Polycystic kidney disease epidemiology and demographics

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Editor-In-Chief: C. Michael Gibson, M.S., M.D. [1]; Associate Editor(s)-in-Chief: M. Khurram Afzal, MD [2], Serge Korjian, Yazan Daaboul

Overview

The prevalence of autosomal dominant polycystic kidney disease (ADPKD) is approximately 100 - 250 per 100,000 individuals in the United States. The prevalence of ADPKD varies in different countries. The prevalence of autosomal recessive polycystic kidney disease (ARPKD) is approximately 5 per 100,000 children in the United States. The incidence increases with age for ADPKD. ARPKD commonly affects infants and children. Males and females are equally affected by ADPKD.

Epidemiology and Demographics

Prevalence

  • The prevalence of autosomal dominant polycystic kidney disease (ADPKD) is approximately 100 - 250 per 100,000 individuals in the United States.[1][2][3]
  • In 2013, the prevalence of autosomal dominant polycystic kidney disease was estimated to be 33 cases per 100,000 individuals in Germany.[4]
  • In 1998, the prevalence of autosomal dominant polycystic kidney disease was estimated to be 25 cases per 100,000 individuals in Japan.[5]
  • In 1996, the prevalence of autosomal dominant polycystic kidney disease was estimated to be 90 cases per 100,000 individuals in France.[6]
  • In 1991, the prevalence of autosomal dominant polycystic kidney disease was estimated to be 41 cases per 100,000 individuals in United Kingdom.[7]
  • In 1957, the prevalence of autosomal dominant polycystic kidney disease was estimated to be 100 cases per 100,000 individuals in Denmark.[8]
  • The prevalence of autosomal recessive polycystic kidney disease (ARPKD) is approximately 5 per 100,000 children in the United States.[9]

Age

  • The incidence of ADPKD increases with age; the average age at diagnosis is 30 - 50 years.[2]
  • ARPKD commonly affects infants and children.[9]

Race

  • There is no racial predilection to autosomal dominant polycystic kidney disease.

Gender

  • Autosomal dominant polycystic kidney disease affects men and women equally.[10]

References

  1. Iglesias CG, Torres VE, Offord KP, Holley KE, Beard CM, Kurland LT (May 1983). "Epidemiology of adult polycystic kidney disease, Olmsted County, Minnesota: 1935-1980". Am. J. Kidney Dis. 2 (6): 630–9. PMID 6846334.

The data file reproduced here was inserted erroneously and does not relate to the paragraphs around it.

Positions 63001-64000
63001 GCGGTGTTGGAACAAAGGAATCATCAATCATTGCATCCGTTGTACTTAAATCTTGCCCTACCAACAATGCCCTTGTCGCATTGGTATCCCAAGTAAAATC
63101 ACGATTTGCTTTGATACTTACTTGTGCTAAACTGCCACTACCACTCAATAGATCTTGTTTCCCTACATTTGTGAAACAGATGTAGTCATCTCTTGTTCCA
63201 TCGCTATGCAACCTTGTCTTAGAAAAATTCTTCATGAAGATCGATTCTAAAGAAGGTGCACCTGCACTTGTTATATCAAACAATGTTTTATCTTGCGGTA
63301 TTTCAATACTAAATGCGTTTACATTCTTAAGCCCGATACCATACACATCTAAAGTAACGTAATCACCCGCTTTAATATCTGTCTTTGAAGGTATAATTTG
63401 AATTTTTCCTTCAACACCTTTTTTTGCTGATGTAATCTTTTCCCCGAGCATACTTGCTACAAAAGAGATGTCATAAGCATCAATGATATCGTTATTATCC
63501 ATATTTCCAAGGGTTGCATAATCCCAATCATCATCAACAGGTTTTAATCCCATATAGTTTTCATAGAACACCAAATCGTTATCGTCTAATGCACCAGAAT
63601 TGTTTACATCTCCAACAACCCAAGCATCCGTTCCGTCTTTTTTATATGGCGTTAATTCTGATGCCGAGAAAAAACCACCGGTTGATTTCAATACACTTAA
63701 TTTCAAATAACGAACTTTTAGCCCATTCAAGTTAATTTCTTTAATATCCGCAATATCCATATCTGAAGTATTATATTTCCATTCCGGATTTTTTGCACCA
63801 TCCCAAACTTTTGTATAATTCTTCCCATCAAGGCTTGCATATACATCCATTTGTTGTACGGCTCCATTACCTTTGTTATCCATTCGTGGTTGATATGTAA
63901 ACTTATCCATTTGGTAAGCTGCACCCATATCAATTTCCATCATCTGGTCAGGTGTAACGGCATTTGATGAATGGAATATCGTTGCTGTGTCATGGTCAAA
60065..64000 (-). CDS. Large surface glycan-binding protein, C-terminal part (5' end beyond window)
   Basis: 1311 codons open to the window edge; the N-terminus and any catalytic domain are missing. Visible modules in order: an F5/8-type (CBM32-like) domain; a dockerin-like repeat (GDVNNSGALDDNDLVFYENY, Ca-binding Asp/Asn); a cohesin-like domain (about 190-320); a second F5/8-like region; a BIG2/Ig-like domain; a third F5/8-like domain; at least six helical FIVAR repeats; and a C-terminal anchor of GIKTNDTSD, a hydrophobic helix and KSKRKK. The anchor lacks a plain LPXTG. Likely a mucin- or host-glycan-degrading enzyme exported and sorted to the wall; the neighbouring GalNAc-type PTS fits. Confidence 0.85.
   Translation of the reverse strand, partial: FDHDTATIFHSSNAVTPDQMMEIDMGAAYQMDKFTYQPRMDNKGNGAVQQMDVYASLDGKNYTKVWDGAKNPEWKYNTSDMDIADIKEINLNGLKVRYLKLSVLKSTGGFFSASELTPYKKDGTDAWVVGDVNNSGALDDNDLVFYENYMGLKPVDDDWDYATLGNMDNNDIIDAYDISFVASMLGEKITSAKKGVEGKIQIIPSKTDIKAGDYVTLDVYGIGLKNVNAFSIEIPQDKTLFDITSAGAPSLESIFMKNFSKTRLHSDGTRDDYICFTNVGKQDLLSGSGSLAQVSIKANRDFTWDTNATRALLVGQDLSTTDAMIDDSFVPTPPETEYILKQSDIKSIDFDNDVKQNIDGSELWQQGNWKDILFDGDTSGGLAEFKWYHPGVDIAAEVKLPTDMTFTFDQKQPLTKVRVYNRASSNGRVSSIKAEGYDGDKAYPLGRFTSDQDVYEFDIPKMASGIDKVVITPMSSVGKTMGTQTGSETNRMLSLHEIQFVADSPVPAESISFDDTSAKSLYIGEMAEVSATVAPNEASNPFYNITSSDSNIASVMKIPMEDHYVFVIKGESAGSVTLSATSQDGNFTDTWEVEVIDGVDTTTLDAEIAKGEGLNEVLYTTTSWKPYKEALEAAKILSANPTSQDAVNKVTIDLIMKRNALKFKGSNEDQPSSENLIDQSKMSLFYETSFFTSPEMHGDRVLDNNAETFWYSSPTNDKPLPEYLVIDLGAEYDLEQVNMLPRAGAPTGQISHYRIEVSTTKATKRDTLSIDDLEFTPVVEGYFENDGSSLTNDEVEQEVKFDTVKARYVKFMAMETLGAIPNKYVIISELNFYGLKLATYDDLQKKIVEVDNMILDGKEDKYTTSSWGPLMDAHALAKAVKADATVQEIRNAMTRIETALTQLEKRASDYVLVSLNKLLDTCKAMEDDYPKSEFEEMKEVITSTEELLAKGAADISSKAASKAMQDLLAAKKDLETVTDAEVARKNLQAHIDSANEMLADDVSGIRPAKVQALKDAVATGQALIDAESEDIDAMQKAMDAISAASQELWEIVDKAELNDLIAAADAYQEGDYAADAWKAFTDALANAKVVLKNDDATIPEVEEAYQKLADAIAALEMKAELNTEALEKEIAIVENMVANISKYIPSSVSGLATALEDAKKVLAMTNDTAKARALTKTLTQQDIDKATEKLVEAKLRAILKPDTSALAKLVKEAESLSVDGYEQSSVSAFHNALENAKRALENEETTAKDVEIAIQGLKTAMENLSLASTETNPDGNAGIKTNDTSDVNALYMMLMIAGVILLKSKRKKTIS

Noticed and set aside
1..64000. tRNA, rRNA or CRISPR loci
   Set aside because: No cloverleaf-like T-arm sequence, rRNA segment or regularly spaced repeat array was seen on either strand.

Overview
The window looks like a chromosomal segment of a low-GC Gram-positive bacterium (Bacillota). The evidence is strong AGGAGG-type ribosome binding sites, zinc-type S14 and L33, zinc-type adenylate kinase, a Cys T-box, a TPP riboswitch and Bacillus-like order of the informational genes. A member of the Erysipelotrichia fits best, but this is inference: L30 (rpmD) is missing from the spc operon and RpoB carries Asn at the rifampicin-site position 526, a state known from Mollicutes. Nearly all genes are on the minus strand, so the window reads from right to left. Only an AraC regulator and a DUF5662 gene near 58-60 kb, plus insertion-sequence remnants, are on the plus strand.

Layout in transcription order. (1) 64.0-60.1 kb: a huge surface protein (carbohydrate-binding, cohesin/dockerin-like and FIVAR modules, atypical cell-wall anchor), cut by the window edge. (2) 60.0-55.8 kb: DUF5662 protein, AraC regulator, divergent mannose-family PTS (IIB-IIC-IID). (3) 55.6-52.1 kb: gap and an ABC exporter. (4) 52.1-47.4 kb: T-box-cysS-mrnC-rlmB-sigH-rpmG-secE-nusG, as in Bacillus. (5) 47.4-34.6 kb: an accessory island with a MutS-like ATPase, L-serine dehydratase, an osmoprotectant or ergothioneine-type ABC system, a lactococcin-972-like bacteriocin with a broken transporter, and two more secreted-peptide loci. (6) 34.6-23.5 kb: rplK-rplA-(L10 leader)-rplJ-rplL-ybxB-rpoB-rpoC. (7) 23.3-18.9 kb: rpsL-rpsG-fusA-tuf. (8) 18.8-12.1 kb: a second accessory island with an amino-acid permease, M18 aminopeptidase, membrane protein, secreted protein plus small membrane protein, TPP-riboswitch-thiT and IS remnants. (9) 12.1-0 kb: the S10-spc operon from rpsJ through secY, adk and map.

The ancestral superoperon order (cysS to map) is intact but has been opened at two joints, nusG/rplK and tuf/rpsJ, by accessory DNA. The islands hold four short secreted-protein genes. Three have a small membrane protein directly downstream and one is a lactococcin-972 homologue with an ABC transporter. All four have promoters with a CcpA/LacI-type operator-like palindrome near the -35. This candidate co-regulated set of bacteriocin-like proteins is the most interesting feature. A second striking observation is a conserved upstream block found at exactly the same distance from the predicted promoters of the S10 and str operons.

2. 2.0 2.1 Gabow PA (July 1993). "Autosomal dominant polycystic kidney disease". N. Engl. J. Med. 329 (5): 332–42. doi:10.1056/NEJM199307293290508. PMID 8321262.
  3. Levy M, Feingold J (September 2000). "Estimating prevalence in single-gene kidney diseases progressing to renal failure". Kidney Int. 58 (3): 925–43. doi:10.1046/j.1523-1755.2000.00250.x. PMID 10972657.
  4. Neumann HP, Jilg C, Bacher J, Nabulsi Z, Malinoc A, Hummel B; et al. (2013). "Epidemiology of autosomal-dominant polycystic kidney disease: an in-depth clinical study for south-western Germany". Nephrol Dial Transplant. 28 (6): 1472–87. doi:10.1093/ndt/gfs551. PMID 23300259.
  5. Higashihara E, Nutahara K, Kojima M, Tamakoshi A, Yoshiyuki O, Sakai H; et al. (1998). "Prevalence and renal prognosis of diagnosed autosomal dominant polycystic kidney disease in Japan". Nephron. 80 (4): 421–7. PMID 9832641.
  6. Simon P, Le Goff JY, Ang KS, Charasse C, Le Cacheux P, Cam G (1996). "[Epidemiologic data, clinical and prognostic features of autosomal dominant polycystic kidney disease in a French region]". Nephrologie. 17 (2): 123–30. PMID 8838759.
  7. Davies F, Coles GA, Harper PS, Williams AJ, Evans C, Cochlin D (1991). "Polycystic kidney disease re-evaluated: a population-based study". Q J Med. 79 (290): 477–85. PMID 1946928.
  8. DALGAARD OZ (1957). "Bilateral polycystic disease of the kidneys; a follow-up of two hundred and eighty-four patients and their families". Acta Med Scand Suppl. 328: 1–255. PMID 13469269‎ Check |pmid= value (help).
  9. 9.0 9.1 Guay-Woodford LM, Desmond RA (May 2003). "Autosomal recessive polycystic kidney disease: the clinical experience in North America". Pediatrics. 111 (5 Pt 1): 1072–80. PMID 12728091.
  10. Torres VE, Harris PC, Pirson Y (2007). "Autosomal dominant polycystic kidney disease". Lancet. 369 (9569): 1287–301. doi:10.1016/S0140-6736(07)60601-1. PMID 17434405.

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